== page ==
Changed LDS Scripture/Part 4
By: The John Ankerberg Show
|By: Marvin W. Cowan; ©2010|
|The King James Version or KJV Bible is the official LDS Bible even though Joseph Smith “translated” the Joseph Smith Translation Bible between 1830 and 1833. In a previous article we quoted Genesis 1:1-3 from the KJV and from the Joseph Smith Translation to show that they are very different. The KJV translation of the Bible was made in 1611 and was translated from ancient Hebrew manuscripts of the Bible that are still available. But upon what are the changes in the Joseph Smith Translation based?|
Official KJV Version
The King James Version or KJV Bible is the official LDS Bible even though Joseph Smith “translated” the Joseph Smith Translation or JST Bible between 1830 and 1833. At the end of our last article (Part 3) of this series, we quoted Genesis 1:1-3 from the KJV as well as from the JST to show that they are very different. The KJV translation of the Bible was made in 1611 and was translated from ancient Hebrew manuscripts of the Bible that are still available. But upon what are the changes in the JST based?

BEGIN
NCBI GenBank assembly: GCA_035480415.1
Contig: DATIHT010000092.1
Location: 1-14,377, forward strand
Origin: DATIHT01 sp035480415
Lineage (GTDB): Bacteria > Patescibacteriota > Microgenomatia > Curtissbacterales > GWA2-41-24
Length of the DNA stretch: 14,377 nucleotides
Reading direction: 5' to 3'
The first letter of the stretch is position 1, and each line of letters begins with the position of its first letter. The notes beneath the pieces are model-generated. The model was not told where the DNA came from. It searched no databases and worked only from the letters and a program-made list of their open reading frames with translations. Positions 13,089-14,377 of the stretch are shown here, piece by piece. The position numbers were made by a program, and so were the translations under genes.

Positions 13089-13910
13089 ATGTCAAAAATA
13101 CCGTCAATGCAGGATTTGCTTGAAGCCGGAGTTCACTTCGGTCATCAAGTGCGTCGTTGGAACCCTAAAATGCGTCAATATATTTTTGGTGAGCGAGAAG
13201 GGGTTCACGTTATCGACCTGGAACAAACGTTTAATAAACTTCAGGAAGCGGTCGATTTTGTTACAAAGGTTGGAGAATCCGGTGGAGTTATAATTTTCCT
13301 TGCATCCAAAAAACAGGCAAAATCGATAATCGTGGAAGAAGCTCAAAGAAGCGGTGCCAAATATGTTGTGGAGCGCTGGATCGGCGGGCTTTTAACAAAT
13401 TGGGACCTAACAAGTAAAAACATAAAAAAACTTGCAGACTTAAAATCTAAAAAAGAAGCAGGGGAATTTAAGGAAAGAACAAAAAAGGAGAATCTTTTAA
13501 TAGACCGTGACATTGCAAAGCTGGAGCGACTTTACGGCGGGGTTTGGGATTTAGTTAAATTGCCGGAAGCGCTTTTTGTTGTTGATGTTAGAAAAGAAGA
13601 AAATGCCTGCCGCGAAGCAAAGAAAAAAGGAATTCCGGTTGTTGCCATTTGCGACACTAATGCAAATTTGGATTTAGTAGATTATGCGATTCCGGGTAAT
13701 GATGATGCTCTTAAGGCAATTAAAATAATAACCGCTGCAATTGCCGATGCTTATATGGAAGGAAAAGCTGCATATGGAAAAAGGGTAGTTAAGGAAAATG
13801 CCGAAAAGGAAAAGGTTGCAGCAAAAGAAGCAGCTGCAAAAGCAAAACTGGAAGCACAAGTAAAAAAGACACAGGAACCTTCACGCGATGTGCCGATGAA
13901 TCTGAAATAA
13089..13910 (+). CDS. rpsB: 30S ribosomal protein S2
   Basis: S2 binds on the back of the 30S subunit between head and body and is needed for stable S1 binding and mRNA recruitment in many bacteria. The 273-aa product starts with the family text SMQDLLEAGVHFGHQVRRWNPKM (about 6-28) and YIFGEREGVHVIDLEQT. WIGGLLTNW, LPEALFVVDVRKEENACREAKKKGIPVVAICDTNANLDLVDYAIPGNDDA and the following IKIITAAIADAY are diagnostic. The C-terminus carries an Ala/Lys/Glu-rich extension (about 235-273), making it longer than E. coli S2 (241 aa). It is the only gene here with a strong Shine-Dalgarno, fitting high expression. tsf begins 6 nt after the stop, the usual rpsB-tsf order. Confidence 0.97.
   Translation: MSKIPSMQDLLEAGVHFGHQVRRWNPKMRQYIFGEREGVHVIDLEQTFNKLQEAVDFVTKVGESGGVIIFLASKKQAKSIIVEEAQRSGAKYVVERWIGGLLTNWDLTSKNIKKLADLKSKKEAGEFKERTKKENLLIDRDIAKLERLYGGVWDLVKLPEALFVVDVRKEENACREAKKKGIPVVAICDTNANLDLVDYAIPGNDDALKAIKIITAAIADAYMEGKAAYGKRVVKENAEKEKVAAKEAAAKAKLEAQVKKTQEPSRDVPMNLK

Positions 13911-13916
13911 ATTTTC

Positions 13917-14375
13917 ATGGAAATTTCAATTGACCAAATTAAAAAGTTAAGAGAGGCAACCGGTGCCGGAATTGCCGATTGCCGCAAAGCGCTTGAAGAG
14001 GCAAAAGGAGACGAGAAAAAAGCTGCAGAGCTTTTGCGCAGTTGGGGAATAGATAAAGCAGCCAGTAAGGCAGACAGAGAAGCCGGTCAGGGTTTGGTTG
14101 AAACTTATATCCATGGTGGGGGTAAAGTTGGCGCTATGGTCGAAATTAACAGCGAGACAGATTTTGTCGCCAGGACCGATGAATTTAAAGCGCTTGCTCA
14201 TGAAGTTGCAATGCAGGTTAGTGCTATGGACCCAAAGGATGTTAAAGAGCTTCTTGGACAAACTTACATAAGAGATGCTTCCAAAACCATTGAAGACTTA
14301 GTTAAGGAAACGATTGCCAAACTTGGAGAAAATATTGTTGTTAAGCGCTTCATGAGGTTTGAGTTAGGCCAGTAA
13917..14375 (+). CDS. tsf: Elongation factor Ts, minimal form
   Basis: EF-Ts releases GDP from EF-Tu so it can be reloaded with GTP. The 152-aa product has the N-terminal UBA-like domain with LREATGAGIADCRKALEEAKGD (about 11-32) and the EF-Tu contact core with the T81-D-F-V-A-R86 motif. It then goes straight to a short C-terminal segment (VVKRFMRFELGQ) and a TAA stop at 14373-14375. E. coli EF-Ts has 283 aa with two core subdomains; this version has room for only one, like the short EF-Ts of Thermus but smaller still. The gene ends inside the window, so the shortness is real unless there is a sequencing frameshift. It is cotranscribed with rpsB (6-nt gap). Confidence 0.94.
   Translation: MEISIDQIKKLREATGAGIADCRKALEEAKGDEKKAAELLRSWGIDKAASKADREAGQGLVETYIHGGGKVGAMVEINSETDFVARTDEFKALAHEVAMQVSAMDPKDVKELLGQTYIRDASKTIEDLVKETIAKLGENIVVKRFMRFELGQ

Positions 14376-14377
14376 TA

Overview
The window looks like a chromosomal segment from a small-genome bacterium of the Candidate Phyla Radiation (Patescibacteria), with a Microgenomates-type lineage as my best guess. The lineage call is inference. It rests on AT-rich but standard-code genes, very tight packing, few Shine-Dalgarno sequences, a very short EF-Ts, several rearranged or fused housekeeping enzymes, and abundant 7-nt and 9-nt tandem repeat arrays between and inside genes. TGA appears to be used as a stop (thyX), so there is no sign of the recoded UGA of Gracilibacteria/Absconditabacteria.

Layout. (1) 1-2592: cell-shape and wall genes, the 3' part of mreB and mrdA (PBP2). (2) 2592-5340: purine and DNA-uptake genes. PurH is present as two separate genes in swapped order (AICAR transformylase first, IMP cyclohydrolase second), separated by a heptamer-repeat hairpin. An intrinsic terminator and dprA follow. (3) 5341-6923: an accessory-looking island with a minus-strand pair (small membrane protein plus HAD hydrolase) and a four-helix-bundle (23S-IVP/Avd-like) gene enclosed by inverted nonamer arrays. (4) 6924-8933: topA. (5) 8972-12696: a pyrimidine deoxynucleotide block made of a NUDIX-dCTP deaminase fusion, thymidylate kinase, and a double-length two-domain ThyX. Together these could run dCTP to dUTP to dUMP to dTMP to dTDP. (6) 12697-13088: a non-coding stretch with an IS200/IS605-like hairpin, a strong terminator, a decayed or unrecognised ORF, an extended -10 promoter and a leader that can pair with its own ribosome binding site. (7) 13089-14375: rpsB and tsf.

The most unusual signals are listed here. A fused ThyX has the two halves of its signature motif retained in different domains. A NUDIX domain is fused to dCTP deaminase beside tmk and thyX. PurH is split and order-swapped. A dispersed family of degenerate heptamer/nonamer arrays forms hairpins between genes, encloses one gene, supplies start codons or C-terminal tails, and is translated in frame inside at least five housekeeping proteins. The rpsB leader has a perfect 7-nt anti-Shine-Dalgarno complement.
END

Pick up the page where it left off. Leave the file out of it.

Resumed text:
There are no original language manuscripts of the Bible that even remotely resemble the changes Joseph Smith made in the JST. “Moses” is a book in the Pearl of Great Price which is also Mormon scripture. Moses 2:1 through 8:30 is exactly the same as Genesis 1:1 through 8:18 in the JST except for the chapter and verse numbers. So, the text in Moses 2:1 in the Pearl of Great Price and Genesis 1:1-3 in the JST are exactly the same. One would assume when two LDS books of scripture say exactly the same thing that it should confirm that the reading is accurate. A heading over the Book of Moses even says “Revealed to Joseph Smith the Prophet, June 1830-February 1831.”